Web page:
French tosafist, and author of a siddur ("Semaḳ" No. 154); flourished in the first half of the thirteenth century. Moses is generally supposed to have been the son of Yom-Ṭob, referred to in Elijah Mizraḥi's responsa (No. 82); but Gross identifies him with Moses ben Shneor, the teacher of the author of "Sefer ha-Gan," a commentary on the Pentateuch. Moses was the older brother and teacher of the tosafist Samuel of Evreux (Tos. to Beẓah 21b, to 'Er. 6b, and to Soṭah 22a). The "Tosafot of Evreux," much used by tosafists, was his work. He is quoted in the tosafot on Berakot, and his name is frequently written (Tos. to Soṭah. 22a; "Shiṭṭah Meḳubbeẓet" on B. Ḳ. 3a et passim). His tosafot are called also "Shiṭṭah of Evreux" ("Teshubot Mahram," No. 608). Moses wrote his tosafot on the margin of a copy of Isaac Alfasi, whose authority he invoked (Tos. to Ber. 26b).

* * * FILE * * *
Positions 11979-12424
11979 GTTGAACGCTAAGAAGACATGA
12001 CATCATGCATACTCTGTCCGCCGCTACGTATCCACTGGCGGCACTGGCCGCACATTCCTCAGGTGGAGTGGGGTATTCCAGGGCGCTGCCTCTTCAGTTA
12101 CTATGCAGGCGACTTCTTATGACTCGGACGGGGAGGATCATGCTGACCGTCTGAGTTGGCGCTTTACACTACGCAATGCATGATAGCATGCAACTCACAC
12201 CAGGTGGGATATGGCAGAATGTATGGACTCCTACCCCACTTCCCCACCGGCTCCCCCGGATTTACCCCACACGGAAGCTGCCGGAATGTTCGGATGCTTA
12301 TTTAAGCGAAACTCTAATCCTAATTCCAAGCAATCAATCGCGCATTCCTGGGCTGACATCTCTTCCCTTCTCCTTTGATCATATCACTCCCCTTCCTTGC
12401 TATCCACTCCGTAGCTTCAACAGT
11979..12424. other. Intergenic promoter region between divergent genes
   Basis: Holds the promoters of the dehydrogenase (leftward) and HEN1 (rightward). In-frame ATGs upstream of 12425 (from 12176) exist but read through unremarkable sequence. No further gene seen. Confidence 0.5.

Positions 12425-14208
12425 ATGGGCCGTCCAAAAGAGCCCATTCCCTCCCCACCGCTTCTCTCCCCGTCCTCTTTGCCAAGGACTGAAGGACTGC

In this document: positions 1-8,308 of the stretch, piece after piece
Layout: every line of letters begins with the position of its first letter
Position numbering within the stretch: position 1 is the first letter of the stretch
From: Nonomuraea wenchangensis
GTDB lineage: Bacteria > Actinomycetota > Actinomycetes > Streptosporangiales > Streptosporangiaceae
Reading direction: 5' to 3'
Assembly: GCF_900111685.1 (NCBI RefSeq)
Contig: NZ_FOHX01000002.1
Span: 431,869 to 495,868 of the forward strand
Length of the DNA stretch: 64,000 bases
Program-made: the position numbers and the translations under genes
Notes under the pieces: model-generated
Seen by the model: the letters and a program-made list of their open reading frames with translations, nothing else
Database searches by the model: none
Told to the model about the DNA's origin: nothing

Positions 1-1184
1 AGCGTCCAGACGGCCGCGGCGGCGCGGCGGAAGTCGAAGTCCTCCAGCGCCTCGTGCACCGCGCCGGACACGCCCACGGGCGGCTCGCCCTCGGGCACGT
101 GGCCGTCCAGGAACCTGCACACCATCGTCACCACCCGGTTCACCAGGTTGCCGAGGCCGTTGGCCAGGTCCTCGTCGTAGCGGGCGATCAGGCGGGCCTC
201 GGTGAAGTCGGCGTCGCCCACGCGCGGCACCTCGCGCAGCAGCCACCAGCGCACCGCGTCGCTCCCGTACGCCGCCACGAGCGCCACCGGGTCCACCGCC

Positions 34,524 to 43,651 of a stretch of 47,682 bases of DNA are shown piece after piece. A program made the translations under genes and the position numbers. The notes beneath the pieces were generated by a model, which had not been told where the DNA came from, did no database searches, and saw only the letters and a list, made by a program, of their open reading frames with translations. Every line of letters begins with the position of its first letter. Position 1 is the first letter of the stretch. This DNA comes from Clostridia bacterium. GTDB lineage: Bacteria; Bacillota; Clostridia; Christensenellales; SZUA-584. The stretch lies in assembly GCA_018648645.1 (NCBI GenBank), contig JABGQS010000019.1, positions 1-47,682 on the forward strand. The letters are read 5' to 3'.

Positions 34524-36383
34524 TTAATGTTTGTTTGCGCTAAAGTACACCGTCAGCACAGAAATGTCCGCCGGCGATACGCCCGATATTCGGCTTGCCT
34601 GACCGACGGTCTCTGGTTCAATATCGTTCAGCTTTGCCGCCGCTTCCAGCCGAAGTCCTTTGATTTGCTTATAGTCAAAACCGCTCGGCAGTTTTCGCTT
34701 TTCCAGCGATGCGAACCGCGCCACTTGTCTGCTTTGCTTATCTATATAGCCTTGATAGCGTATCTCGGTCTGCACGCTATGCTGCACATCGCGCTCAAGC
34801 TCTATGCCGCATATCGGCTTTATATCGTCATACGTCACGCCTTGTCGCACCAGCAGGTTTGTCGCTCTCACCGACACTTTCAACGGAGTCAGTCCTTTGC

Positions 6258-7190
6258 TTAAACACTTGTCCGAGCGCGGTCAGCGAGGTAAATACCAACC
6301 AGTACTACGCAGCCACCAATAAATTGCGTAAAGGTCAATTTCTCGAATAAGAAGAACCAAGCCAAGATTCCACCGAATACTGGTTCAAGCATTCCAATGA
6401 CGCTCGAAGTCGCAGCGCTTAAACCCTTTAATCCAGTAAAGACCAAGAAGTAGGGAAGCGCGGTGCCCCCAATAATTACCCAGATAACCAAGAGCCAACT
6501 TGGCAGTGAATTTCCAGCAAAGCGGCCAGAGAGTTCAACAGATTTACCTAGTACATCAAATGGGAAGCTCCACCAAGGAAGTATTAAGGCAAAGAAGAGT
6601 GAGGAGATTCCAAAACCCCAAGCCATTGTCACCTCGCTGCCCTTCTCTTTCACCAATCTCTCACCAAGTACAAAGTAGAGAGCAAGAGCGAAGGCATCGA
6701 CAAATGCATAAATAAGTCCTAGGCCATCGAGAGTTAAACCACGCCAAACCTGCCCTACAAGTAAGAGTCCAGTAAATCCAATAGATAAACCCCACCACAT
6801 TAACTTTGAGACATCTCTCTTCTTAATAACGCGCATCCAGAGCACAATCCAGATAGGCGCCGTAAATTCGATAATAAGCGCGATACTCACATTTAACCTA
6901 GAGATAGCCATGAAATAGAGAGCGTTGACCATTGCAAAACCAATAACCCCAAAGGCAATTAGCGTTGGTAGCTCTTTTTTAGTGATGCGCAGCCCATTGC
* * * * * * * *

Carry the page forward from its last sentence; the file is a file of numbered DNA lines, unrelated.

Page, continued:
• Michael, Or ha-Ḥayyim, No. 1118;
  • Zunz, Z. G. p. 39;
  • Carmoly, Ben Chananja. 1861, p. 195;
  • Gross, Gallia Judaica, p. 40;
  • Steinschneider, Cat. Bodl. col. 1814.
W. B. M. Sel.
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